Avila-Vazquez et al., 2015

Medardo Avila-Vazquez, Agustina Etchegoyen, Eduardo Maturano and Luciana Ruderman, “Cancer and detrimental reproductive effects in an Argentine agricultural community environmentally exposed to glyphosate,” The Journal of Biological Physics and Chemistry, 2015, 15:3, DOI: 10.4024/09VA15A.jbpc.15.03


Argentina utilizes about 200 000 tonnes of glyphosate for its agriculture each year. People living near the fields treated with glyphosate often mention an increase in cancer and reproductive alterations. In Monte Maiz, an agricultural settlement with approximate population 8000, we conducted an environmental test assessing water, soil and particulate material contamination as well as an epidemiological study to detect and locate cases of cancer, abortion and genetic abnormality. The site utilizes annually 650 tonnes of glyphosate applied over an area of 65 000 ha. The glyphosate is concentrated and prepared for dispersal in the settlement. We detected glyphosate in particulate material and grain husks and it was found to be present at an even higher concentration on the ground in the village than in the surrounding rural area. The rate of spontaneous abortion in Monte Maiz is three times higher than the national average and the rate of occurrence of genetic abnormality is about twice the national average. Cancer occurrence is between two and three times the reference values for the entire nation with regard to incidence, prevalence and mortality. Although it is of course impossible to establish direct causality, the indicators that emerge from the correlated variables strongly suggest a public health problem of significant proportions, requiring immediate attention.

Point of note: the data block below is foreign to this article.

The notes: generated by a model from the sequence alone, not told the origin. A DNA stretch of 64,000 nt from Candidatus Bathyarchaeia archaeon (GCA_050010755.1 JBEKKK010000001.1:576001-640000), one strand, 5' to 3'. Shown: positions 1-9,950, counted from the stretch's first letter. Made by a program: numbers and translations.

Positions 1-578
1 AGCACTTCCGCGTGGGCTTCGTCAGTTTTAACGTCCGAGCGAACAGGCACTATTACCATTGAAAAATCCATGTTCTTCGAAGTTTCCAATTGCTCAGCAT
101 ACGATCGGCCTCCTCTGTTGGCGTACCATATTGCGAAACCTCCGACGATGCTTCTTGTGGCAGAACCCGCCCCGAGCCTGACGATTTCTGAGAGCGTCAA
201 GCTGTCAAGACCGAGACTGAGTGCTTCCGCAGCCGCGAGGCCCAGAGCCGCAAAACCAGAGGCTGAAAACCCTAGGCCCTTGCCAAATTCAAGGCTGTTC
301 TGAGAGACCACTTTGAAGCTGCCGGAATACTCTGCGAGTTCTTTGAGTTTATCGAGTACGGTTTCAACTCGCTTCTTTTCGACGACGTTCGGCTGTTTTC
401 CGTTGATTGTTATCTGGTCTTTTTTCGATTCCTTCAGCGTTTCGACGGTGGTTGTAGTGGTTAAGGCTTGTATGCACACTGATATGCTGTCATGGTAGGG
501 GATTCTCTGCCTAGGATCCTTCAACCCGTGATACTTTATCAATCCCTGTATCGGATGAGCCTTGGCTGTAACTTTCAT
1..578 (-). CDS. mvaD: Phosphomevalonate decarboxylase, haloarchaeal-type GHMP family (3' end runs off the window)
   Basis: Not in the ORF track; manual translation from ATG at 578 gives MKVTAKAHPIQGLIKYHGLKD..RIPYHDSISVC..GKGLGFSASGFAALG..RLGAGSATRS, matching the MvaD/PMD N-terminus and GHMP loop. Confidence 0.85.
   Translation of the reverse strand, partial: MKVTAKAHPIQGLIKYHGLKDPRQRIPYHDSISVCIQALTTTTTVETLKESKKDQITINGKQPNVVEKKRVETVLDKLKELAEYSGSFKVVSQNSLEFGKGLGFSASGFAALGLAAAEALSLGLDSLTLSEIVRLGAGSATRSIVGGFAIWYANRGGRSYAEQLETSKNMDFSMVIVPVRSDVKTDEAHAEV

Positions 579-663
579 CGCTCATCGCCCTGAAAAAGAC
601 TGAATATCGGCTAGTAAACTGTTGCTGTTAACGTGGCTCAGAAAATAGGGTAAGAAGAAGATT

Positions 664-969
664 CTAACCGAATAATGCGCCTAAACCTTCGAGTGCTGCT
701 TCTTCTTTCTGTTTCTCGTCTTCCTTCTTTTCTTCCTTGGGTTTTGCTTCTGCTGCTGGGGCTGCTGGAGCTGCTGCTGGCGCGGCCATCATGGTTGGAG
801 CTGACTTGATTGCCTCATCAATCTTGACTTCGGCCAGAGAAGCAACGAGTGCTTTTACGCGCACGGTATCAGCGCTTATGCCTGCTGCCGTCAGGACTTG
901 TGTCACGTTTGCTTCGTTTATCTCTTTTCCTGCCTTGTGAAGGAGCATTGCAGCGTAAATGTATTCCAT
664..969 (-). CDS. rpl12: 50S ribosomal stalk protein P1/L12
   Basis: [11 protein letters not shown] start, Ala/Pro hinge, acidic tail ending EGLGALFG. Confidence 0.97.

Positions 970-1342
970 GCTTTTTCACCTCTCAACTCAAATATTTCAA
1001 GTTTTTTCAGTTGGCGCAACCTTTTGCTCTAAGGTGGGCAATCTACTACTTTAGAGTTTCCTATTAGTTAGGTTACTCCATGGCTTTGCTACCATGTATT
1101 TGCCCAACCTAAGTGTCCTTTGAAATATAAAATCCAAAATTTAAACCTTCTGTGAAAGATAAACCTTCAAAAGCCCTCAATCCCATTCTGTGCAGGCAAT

Avila-Vazquez et al., 2018

Avila-Vazquez, M., Difilippo, F.S., Lean, B.M., Maturano, E. and Etchegoyen, A., “Environmental Exposure to Glyphosate and Reproductive Health Impacts in Agricultural Population of Argentina,” Journal of Environmental Protection, 2018, 9, DOI: 10.4236/jep.2018.93016.